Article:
Challenging the reader to think of upcoming modern novels is a sure bet, in Epstein’s mind, because he began with the premise that no one is reading now anyway. But I can say for myself that I was about to crack in anticipation of Martin Amis’ Inside Story last month; that I am eagerly awaiting Kazuo Ishiguro’s Klara and the Sun; that I am on the lookout for any news about a new Zadie Smith novel. This reads less like a considered argument and more like Epstein’s confession that he doesn’t really keep up with things anymore.
Epstein’s challenge about poetry ignores a point central both to historical and contemporary poetics: ancient poetry was often recited in conjunction with music, and in the 20th century, this connection was made once again. Centuries of purely bookish poetry may have convinced us that it was, in its essence, a project for the page, but many of the people who would otherwise be writing “poetry collections” are writing songs instead. Is there a difference? Epstein probably thinks so. But if the point of poetry, as opposed to prose, is its condensed musicality, why should it not be set to music as well?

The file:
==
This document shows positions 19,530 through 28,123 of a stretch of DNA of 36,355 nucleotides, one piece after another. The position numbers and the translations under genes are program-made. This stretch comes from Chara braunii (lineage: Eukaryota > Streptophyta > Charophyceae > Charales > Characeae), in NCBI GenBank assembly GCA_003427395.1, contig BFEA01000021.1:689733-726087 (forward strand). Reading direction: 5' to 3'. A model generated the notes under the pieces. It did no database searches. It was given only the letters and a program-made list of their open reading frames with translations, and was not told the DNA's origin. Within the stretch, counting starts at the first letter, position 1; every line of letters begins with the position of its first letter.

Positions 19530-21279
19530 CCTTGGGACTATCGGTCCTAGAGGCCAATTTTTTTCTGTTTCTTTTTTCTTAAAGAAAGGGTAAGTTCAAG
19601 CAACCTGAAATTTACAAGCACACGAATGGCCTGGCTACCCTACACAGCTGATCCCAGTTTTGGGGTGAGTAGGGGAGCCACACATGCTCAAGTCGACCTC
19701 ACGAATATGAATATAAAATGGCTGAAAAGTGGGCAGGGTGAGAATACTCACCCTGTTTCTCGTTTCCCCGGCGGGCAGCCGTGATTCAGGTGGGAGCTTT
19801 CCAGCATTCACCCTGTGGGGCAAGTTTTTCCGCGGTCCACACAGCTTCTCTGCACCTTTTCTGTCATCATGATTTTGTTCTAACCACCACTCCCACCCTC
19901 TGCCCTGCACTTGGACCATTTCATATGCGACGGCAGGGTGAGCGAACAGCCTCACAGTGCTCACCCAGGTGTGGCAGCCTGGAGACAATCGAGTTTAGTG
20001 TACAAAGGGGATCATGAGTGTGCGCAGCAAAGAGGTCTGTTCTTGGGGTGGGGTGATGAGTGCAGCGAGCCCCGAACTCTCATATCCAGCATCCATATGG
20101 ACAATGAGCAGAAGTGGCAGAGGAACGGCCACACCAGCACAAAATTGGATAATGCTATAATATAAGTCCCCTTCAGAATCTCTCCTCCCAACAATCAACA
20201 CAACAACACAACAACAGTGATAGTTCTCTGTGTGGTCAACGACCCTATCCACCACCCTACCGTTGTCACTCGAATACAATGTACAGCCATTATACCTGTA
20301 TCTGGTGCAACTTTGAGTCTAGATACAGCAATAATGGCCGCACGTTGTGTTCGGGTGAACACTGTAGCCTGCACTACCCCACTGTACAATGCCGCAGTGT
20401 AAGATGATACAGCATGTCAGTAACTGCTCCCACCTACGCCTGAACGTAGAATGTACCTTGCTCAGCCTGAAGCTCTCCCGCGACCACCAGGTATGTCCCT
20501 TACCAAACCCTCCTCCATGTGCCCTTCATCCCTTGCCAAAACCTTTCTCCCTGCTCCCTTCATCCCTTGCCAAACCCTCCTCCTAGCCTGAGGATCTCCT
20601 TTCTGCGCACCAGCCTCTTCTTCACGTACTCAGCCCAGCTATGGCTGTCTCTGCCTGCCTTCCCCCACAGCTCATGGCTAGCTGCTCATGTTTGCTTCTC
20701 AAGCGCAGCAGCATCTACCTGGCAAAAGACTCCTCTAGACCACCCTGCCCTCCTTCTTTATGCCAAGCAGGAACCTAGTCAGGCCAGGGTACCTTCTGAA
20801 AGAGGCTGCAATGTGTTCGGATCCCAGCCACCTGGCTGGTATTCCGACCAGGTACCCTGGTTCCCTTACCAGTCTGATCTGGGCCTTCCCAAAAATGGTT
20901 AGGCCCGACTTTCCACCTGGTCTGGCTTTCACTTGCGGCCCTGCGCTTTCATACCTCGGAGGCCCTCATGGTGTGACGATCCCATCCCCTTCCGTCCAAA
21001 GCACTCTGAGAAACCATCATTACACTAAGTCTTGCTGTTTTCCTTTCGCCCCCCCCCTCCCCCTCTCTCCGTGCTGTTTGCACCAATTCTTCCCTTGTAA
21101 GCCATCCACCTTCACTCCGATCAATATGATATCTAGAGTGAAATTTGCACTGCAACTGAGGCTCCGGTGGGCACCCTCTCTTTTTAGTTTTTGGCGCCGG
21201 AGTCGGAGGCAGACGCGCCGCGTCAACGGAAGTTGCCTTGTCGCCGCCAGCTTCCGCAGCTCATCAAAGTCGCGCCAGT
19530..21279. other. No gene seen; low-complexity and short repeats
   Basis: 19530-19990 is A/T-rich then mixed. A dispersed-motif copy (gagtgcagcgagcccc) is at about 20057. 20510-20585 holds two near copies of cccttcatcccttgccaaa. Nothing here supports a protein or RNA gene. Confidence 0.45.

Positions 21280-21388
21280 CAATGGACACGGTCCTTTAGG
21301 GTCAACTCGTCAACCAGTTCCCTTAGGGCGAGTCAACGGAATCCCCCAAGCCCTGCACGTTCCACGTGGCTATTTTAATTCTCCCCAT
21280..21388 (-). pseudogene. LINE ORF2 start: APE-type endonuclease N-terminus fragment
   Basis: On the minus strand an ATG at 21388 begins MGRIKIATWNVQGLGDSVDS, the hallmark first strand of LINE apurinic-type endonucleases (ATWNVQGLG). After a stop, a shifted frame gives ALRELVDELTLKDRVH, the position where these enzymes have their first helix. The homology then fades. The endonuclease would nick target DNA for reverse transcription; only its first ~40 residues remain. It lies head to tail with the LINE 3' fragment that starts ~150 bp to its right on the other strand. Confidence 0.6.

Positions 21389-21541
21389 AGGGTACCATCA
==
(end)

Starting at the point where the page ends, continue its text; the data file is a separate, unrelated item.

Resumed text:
Epstein ignores the role of critics and educational institutions in forming the canon. Consider his list of towering 20th century figures. William Faulkner may be a household name, but how many people ever read all of his novels? Set that against how many people enjoyed his Hollywood hackwork. Faulkner’s appeal today rests largely on his enduring reputation as an important part of the canon as enforced by his position on course syllabi. Drop him from the syllabus, and I’m not sure that his popular appeal would be enough to keep him in circulation for another century. Similarly, consider the case of Moby Dick. It has its passionate devotees and its place in the canon, but was out of print for almost all of Melville’s lifetime subsequent to its publication. Perhaps some crotchety reactionary in Melville’s day lamented that the halcyon days of the 18th century were over, that he was stranded in the literary desert of the 19th, all while ignoring the treasure before him.